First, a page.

Why are Wills contested?
When it comes to making your Will people who are single, and without children or financial dependants, are free to do what they like with their estate, that is, they may leave their estate as they wish.
For those with a spouse, partner, children, or step-children you have a responsibility to consider the needs of your prospective beneficiaries and then make adequate provision for each of them.
What you need to consider
In most instances concerning children including step-children, it is sufficient to leave your estate in equal shares however that will not be so when one or more children is in receipt of a Government pension or suffers a disability which affects their ability to earn income and support themselves.
Further, an adult child who is living with a parent when the parent dies may also require careful consideration when that parent makes his or her Will as such an adult child may have a greater claim on the estate than his or her siblings. It may be that adequate provision requires the child having the right to continue to live in the family home after your death for a period of time.
In some circumstances it may be prudent to leave an adult child, a spouse or partner, the right to live in the family home for the rest of his or her life (known as a life tenant) and after his or her death the family home may be sold and then the sale proceeds distributed to the remainder beneficiaries.
Where such provision is made there needs to be clear instructions to the Executor as to who will meet the costs of insuring the home and maintaining the home during the life tenancy. Sometimes a separate fund is put aside by the Will-maker for such expenses.
Further, adequate provision might require that the life tenant, being a partner or spouse, has the power to sell the home and downsize or use all or part of the proceeds from the sale to pay a Refundable Accommodation Deposit if entering an aged care facility. In those instances the remainder beneficiaries of the estate may receive the balance of the Refundable Accommodation Deposit when the life tenant passes away.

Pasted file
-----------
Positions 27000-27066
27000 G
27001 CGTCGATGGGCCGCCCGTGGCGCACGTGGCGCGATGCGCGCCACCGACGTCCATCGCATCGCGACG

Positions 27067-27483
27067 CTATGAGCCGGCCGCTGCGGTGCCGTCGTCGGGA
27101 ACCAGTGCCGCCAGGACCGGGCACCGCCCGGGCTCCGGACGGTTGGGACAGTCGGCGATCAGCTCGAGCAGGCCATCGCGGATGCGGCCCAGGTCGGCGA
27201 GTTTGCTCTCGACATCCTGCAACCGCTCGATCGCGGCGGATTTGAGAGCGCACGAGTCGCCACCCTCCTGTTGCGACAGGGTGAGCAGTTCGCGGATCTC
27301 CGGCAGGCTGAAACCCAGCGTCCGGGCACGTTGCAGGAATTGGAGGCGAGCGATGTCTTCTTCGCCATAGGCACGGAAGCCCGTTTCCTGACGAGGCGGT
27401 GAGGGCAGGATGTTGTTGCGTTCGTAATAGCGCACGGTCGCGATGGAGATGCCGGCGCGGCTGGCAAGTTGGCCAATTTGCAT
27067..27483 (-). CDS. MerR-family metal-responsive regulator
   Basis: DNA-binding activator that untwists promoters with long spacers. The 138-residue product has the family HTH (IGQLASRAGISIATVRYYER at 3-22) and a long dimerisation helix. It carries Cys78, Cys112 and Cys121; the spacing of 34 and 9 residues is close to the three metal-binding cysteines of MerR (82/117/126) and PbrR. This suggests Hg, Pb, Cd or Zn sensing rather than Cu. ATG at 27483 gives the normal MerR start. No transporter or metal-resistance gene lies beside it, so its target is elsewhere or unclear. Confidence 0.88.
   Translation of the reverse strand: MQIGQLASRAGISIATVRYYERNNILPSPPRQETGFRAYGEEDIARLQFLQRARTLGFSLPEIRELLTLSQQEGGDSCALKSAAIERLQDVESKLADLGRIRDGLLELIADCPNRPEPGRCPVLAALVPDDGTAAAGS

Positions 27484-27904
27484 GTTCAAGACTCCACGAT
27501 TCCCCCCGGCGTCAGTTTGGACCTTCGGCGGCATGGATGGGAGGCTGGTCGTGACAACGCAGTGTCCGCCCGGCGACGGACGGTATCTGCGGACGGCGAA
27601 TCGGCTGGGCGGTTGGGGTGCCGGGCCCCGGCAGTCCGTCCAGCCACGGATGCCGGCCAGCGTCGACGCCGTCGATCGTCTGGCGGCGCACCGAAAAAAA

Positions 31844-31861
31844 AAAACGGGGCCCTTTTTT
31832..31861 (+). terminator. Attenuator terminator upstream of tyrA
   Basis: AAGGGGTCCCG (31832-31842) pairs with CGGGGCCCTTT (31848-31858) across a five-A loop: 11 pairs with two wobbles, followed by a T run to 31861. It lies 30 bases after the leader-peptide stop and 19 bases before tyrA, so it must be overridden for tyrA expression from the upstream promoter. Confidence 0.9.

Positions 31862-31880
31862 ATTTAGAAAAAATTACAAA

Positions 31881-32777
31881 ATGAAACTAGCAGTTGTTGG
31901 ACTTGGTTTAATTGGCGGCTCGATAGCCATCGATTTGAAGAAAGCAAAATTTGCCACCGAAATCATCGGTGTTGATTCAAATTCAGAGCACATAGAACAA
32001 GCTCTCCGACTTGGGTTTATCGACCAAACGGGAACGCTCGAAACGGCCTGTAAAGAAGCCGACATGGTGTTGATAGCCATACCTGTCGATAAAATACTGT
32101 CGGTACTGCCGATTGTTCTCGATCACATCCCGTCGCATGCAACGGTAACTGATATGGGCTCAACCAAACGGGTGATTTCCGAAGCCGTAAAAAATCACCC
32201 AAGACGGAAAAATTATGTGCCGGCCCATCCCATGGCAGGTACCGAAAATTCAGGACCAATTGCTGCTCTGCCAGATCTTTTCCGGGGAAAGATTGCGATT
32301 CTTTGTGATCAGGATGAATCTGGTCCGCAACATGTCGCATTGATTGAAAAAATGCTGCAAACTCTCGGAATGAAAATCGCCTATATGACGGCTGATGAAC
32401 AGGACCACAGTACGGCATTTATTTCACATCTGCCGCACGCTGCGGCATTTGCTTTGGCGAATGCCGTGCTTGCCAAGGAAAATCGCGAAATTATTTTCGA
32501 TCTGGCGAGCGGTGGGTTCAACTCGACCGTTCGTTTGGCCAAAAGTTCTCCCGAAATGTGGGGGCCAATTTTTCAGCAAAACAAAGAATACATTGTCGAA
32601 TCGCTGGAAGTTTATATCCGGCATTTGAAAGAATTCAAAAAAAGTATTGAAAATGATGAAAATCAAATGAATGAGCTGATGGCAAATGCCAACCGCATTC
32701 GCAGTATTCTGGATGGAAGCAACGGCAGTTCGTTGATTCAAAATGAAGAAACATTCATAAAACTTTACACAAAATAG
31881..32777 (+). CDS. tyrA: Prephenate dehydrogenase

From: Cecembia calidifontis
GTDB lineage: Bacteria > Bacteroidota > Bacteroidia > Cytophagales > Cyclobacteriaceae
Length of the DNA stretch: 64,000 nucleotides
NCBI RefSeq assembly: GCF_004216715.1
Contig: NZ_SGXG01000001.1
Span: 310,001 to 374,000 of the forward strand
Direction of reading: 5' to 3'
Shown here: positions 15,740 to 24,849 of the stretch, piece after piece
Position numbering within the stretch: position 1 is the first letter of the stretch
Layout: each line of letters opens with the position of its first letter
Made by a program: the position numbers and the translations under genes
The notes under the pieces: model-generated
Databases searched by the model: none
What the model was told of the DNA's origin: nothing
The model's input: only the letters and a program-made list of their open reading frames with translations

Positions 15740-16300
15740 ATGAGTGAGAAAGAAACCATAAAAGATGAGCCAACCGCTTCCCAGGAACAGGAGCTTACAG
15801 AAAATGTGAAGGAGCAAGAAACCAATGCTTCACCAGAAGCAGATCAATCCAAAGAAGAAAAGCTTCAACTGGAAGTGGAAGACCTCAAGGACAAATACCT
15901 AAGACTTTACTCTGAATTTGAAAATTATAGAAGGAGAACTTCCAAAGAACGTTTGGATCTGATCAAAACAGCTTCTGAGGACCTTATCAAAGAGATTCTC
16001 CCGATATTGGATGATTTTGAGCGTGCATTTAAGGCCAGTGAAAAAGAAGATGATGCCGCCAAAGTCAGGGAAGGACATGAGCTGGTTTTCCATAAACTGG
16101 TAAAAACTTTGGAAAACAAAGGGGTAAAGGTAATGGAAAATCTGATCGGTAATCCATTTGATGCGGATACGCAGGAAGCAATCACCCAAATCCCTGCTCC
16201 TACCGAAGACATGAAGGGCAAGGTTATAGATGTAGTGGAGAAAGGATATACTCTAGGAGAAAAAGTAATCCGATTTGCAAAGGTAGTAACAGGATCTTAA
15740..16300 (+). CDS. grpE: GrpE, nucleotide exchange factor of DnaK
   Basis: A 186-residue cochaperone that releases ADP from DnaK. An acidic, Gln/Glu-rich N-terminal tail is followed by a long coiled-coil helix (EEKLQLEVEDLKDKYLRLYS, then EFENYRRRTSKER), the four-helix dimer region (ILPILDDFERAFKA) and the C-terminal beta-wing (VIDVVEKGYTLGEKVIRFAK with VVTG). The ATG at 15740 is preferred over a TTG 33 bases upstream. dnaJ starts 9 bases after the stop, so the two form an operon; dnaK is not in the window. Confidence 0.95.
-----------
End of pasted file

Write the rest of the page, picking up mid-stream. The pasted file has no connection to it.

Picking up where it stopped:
When making a Will, if you do not wish to make adequate provision for a child you will need to speak to your solicitor as simply leaving a nominal amount to a child will open the door for your Will to be contested.
When a beneficiary is not happy with their share from their parent’s estate they will often seek to show the Court that mum or dad did not have all of their faculties when they “cut me out of the Will”.
We advise our clients to attend upon their Doctor and obtain a short letter to the effect that the Doctor is satisfied that the Will-maker did know and understand what was required before signing their Will.
Probate of the Will
Depending on the nature of the estate Probate of the last Will may be required by the Executor. The Supreme Court grants Probate of a Will to the Executor named in the Will once the Court is satisfied that the Will was properly made and is the last Will of the deceased.
The Court can require the Executor to explain why there are marks on a Will, or why a witness signed with a different colour pen, or if the Will-maker died of Dementia (or related illness) the Executor will need to provide proof that the Dementia did not affect the capacity of the Will-maker to make their Will.
If the Court is satisfied then Probate of the Will is granted to the Executor to carry out the terms of the Will. If the Court cannot be satisfied then the Court will look at earlier Wills made by the Testator, and if there are none, then the Testator is deemed to have died without a Will, and in that event, the State Laws determine what happens to your estate.
How we can help
Some people prepare their own Will or buy a Will-kit from the shop and try to complete the Will themselves. Giving instructions to your lawyer for the preparation of your Will is not expensive.
The reason why there are increasing instances of children, step-children, spouses or partners contesting Wills is because of the claim that what he or she received from the estate is not adequate to meet their needs.
As lawyers we are able to advise you on the Court’s approach to contested Wills and what may be the most prudent course of action in your circumstances. If you are thinking it is time to make a Will, please call our office on 3267 8066 to make an appointment.